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United States v. Boudreau

United States District Court, D. Rhode Island

March 23, 2018



          John J. McConnell, Jr. United States District Judge

         Jason Boudreau was arrested in Connecticut on December 29, 2015. Incident to that arrest, law enforcement took possession of two cell phones he had on his person. He was arraigned, detained, and the phones remained in police custody. On January 13, 2016, the parties filed a joint motion to continue the date to bring an indictment until February 27, 2016 because they were engaged in pre-indictment plea negotiations with a goal to obviate indictment and trial. An agreement was not reached so the case proceeded and on February 16, 2016, the Grand Jury indicted Mr. Boudreau. The government continued its investigation as to Mr. Boudreau's criminal involvement, culminating in the March 18, 2016 issuance of a search warrant for both cell phones. Thirty-one days had passed. Law enforcement searched the phones on March 23, 2016[1] and uncovered pornographic images of children on one of the phones.[2]

         Mr. Boudreau moves to suppress all of the fruits of that March 2016 search. He argues that he had a strong possessory interest in the cell phone and the 8O"day delay between his arrest and the issuance of the search warrant rendered its seizure an unreasonable infringement on his possessory interest under the Fourth Amendment.

         The reasonableness of the delay between lawful seizure and seeking a warrant is up to the discretion of the court; a determination must be made on a case-by-case basis and in light of all the circumstances, and by carefully balancing the significance of the interference with the person's possessory interest, the duration of the delay, whether the seizure was consented to and the government's interest in holding the property as evidence. United States v. Laist, 702 F.3d 608, 613-14 (11th Cir. 2012). "[I]n some contexts, a delay as short as 90 minutes may be unreasonable; while in others, a delay of over three months may be reasonable." Id. at 614 (citations omitted). Moreover, courts have held that a defendant in custody has a more limited possessory interest than an individual not in custody. United States v. Sullivan, 797 F.3d 623, 630, 633 (9th Cir. 2015) ("Where individuals are incarcerated and cannot make use of seized property, their possessory interest in that property is reduced.").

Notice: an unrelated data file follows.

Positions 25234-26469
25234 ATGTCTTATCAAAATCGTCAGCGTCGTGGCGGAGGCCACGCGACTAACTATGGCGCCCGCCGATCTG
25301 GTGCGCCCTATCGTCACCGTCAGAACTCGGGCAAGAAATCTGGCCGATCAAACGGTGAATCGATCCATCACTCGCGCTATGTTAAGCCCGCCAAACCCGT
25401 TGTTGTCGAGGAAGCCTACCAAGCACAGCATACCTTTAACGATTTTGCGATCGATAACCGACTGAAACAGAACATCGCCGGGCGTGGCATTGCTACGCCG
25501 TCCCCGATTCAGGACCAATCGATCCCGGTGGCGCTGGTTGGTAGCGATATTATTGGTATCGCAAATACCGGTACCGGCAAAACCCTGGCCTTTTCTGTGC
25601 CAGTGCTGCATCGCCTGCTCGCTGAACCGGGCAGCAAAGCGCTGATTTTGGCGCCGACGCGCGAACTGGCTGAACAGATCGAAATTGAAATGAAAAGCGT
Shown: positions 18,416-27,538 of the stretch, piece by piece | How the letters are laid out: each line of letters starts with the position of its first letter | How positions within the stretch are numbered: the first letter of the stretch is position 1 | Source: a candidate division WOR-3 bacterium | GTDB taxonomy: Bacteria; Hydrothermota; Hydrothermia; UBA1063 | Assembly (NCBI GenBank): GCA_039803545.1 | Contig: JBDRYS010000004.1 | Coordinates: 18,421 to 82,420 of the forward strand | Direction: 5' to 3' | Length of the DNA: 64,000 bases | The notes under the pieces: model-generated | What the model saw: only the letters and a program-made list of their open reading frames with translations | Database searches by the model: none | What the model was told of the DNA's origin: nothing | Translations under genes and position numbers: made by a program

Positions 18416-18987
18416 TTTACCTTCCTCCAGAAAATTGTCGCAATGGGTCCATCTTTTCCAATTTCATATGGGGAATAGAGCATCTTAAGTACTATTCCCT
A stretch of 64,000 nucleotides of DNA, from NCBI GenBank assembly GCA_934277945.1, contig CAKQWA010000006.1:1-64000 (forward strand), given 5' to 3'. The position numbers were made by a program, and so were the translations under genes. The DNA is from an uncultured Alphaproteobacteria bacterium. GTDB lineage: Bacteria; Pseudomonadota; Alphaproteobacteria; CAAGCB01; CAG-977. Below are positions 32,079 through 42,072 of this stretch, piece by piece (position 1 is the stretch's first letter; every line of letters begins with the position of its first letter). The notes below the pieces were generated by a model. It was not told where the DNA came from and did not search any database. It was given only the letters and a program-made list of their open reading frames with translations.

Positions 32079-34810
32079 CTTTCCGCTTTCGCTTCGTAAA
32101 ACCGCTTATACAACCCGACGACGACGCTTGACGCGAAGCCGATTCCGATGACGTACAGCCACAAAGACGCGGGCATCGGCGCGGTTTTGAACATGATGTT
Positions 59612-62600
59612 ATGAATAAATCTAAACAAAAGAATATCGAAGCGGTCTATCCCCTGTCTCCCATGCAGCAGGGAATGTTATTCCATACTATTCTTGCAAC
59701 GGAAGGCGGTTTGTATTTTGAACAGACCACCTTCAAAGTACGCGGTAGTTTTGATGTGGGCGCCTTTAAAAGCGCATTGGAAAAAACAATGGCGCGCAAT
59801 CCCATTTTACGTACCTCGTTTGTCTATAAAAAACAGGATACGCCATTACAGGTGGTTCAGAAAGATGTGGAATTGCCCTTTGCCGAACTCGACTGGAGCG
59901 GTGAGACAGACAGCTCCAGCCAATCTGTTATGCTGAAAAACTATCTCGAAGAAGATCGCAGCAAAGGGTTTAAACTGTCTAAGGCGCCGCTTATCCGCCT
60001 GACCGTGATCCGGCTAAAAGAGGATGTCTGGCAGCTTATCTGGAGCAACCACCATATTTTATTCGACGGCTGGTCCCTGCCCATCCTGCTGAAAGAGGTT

Mr. Boudreau argues that he had a significant possessory interest even though he was incarcerated and could not physically possess his phone. In his briefing, he argued that this interest stemmed from the fact that the phone contained personal information. At the argument, Mr. Boudreau raised for the first time to both the government and the Court that his cell phone contained information that was very important to his civil case appeal that he was in the process of preparing. See Boudreau v. Lussier, et al, CA. No. 13-388"WES"LDA. Mr. Boudreau filed two affidavits[3] as proof of this assertion, his own and one from a legal assistant at the Office of the Federal Offender. The affidavits describe the materials, like emails and deposition transcripts, that were only available on his cell phone. He asserts that he was able to file the notice of appeal the day after his arrest, but needed many of the documents on his phone to prepare for the substantive appeal. He executed a Power of Attorney granting his mother access to his papers so, even though he was in jail and not allowed to have his phone, she could have accessed the legal documents in his stead. As a result, he had difficulty preparing his appeal. Mr. Boudreau relied heavily on the Federal Defender's staff to print and mail documents on PACER to him. The legal assistant at the Federal Defender's office affirmed that she did not have access to all the documents Mr. Boudreau said he needed. She detailed twelve separate requests for documents, comprising of over 100 filings and over 100 exhibits. Even though he did not have access to his phone, Mr. Boudreau was able to file his appellate brief.